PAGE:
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Pakistan and Pure Counter-Terrorism

Because of their shared Pashtun tribal regions, our fight with Islamic extremism in Afghanistan spills over into Pakistan. Yet, America takes completely different approaches to these two battlefields.  In Afghanistan, America conducts a holistic counter-insurgency campaign using policing, humanitarian aid and nation building to discredit the Afghanistan Taliban. In Pakistan, America conducts a purely counter-terrorist approach, using only drone strikes to kill the Pakistan Taliban.

Two different approaches to two similar problems: which approach works better?

Apparently, neither. While I have discussed Afghanistan before and our struggles with counter-insurgency there, Pakistan worries me more. We cannot kill our way out of this problem. Trying to do so yields an unsurprising result: Pakistanis hate us. Specifically, they hate drone strikes, which symbolize American cowardice in their eyes.

On Secretary Clinton’s visit to Pakistan in October, she learned the extent of Pakistani disdain for America. On many of her stops, she was harshly criticized for American drone strikes. Pakistanis compared the attacks to terrorism; one described them as daily “9/11s.” She defended the strikes as a necessary part of war.

Perhaps they are necessary to win in Afghanistan and Pakistan. Common wisdom says that drone strikes have been overwhelmingly successful; we have minimal casualties with maximum lethality. Since the US military can't put ground troops into Pakistan, drones provide an effective way to target Al Qaeda and Taliban leadership.

But relying on unmanned aerial vehicles means relying on a strategy of pure firepower. This strategy gives no governmental assistance to the affected region, puts no maneuver forces on the ground (except for the occasional Pakistan military operation; I will have a later post on my thoughts on them), and distributes no information to explain our actions. This strategy relies on the barest of information to accomplish the mission--mostly signal intelligence with little human intelligence. Such a limited counter-terrorist approach alienates the local population and actually strengthens the Taliban.

We shouldn't be surprised at the reaction of Pakistanis either. 9/11 radically changed America in the name of safety and freedom. The death of three thousand Americans motivated the US to create a new cabinet position, to start a new cabinet department with hundreds of thousands of employees, to pass the most invasive security billed ever, and launch two wars. Pakistan has been repeatedly plummeted with both drone strikes and Islamic terrorism; of course they will feel angry.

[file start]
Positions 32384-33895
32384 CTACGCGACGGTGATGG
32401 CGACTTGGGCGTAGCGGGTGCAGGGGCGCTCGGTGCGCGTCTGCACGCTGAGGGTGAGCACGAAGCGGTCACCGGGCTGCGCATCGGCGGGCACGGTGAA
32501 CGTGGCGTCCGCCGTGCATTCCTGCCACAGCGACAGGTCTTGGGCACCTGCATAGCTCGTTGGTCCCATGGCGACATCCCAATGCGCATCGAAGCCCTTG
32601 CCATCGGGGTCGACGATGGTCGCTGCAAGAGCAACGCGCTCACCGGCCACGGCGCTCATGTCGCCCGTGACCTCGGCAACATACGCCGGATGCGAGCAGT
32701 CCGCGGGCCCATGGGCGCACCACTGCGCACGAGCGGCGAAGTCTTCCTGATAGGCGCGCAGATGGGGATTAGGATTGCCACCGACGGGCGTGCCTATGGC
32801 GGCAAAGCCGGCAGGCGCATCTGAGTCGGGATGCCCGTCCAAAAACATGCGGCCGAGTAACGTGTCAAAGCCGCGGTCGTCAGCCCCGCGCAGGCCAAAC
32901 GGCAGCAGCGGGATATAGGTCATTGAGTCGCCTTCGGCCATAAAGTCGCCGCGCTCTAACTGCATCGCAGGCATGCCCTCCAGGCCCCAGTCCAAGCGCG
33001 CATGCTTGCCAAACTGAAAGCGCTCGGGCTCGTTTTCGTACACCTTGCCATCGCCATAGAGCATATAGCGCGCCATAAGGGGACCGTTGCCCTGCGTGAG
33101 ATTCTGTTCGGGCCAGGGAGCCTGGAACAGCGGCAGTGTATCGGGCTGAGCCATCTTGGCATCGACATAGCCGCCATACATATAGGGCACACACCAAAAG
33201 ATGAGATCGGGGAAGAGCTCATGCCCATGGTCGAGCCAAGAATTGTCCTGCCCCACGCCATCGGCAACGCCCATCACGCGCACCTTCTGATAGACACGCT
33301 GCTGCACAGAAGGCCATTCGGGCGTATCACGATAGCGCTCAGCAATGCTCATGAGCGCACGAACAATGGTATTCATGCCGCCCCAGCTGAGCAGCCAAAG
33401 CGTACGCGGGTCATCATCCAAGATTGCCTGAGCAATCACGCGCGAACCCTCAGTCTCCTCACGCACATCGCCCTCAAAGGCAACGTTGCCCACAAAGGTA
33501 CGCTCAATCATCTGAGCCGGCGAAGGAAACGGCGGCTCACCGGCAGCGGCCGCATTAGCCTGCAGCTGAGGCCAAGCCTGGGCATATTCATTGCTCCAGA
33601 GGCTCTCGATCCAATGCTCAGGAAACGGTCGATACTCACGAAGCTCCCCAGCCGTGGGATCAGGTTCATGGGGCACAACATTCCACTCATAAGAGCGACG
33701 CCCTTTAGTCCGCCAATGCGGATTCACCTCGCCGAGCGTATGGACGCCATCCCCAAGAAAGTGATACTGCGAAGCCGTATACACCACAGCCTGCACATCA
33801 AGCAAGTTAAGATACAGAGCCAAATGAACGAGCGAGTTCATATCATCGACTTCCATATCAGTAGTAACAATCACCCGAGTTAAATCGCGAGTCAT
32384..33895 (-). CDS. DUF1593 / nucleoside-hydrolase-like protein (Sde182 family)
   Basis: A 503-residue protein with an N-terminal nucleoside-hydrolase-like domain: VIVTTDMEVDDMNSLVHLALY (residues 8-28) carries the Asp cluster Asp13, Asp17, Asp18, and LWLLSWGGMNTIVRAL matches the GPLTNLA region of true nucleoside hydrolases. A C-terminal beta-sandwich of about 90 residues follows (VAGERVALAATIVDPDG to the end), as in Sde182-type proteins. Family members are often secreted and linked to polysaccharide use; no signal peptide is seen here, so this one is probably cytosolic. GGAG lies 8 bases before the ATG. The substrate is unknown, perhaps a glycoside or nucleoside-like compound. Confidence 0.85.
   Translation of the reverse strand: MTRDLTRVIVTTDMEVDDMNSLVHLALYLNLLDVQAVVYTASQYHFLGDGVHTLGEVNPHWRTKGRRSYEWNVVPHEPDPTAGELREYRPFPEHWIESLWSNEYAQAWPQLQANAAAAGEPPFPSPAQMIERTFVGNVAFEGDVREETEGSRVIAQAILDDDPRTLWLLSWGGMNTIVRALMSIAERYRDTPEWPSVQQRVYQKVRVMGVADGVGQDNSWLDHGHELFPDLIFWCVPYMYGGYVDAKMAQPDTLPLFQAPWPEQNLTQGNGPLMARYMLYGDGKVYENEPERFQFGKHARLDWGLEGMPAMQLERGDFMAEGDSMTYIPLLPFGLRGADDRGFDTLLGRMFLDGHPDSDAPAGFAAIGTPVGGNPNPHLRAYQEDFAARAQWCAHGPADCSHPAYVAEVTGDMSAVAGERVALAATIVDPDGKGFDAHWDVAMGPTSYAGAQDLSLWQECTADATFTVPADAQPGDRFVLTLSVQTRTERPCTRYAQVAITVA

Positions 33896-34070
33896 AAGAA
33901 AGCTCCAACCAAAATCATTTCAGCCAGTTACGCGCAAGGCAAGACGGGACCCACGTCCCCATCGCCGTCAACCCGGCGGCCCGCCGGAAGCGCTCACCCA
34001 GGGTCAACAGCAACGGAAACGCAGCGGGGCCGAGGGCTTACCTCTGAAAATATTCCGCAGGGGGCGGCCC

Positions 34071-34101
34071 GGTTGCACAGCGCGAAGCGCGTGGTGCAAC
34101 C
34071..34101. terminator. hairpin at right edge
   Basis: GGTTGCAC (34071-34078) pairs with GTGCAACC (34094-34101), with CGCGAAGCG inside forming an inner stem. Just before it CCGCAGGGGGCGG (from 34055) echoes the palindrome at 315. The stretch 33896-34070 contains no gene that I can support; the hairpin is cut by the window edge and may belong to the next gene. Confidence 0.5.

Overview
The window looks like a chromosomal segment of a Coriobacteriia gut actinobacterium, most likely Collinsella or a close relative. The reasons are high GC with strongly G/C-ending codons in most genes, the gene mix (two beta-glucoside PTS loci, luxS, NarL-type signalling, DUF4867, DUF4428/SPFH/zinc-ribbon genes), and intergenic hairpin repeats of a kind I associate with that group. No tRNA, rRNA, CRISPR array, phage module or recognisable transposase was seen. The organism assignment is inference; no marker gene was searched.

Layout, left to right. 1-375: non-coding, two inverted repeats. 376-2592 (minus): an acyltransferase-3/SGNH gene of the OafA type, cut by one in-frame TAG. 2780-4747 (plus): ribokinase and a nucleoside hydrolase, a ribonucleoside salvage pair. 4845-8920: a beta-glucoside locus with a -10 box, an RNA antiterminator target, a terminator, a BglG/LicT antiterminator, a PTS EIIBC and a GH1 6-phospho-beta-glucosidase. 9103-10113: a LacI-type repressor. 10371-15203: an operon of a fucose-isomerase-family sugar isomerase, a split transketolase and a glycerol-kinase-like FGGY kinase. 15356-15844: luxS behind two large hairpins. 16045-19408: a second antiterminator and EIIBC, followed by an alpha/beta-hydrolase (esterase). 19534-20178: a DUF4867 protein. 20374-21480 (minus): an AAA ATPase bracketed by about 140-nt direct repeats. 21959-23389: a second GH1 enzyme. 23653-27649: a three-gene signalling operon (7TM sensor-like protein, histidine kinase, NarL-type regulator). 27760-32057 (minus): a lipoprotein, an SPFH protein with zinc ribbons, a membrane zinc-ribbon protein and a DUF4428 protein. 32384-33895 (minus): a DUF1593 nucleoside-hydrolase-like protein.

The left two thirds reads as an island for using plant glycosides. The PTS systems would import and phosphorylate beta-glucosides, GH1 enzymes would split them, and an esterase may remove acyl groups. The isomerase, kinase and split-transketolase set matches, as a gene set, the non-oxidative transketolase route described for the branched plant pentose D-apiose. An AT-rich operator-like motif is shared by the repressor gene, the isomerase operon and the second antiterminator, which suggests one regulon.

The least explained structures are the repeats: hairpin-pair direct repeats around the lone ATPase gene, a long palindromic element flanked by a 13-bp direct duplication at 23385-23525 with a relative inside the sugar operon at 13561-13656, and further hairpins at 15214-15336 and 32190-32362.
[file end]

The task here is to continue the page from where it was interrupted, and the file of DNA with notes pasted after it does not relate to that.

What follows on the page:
The situation in Pakistan should show America the limits to relying on a pure counter-terrorism, technological approach in Afghanistan. Currently, in Afghanistan we have maneuver forces, ground intelligence, fire power from several sources, civil reconstruction teams, PSYOPs people, special forces groups, information operations personnel, humanitarian organizations, and a whole host of people helping fight a counter-insurgency. Firepower without maneuver or counter-insurgency forces will only breed more terrorism.

two comments

I have to agree and disagree. First, I find the predator drones to be a high value asset. They’re useful recon tools and striking tools. While I agree that the “biggest stick wins the war” rule isn’t a viable axiom anymore, the fact remains that the drones do provide an effective way to target leadership. While their use may be seen as cowardly, it’s little different from the use of snipers to remove high value targets from amongst the live. It’s the same type of “cowardly” killing from a distance, but with better technology.

Of course, in my scenario, the civilian casualties and collateral damage are at nil. I do not support predator strikes on targets amongst civilians. However, if enemy combatants are located in the open, a predator strike seems ideal.

That said, you’re absolutely right as far as pure counter terrorism being ineffective. Civil reconstruction, humanitarian projects, and peace keeping projects are just as valuable, if not more so, than killing terrorists. I simply wanted to address the flak the drone strikes have been taking especially considering recent “hacking” events.
http://news.cnet.com/8301-1009_3-1041724..


It has to be both carrot and stick, right? I just think the Army, being an Army, is a helluva lot more stick than carrot. It goes back to the Inglorious Bastards/Lone Survivor conecpt, “They have to fear you more than they hate you” idea versus the “Let’s change hearts and minds” approach.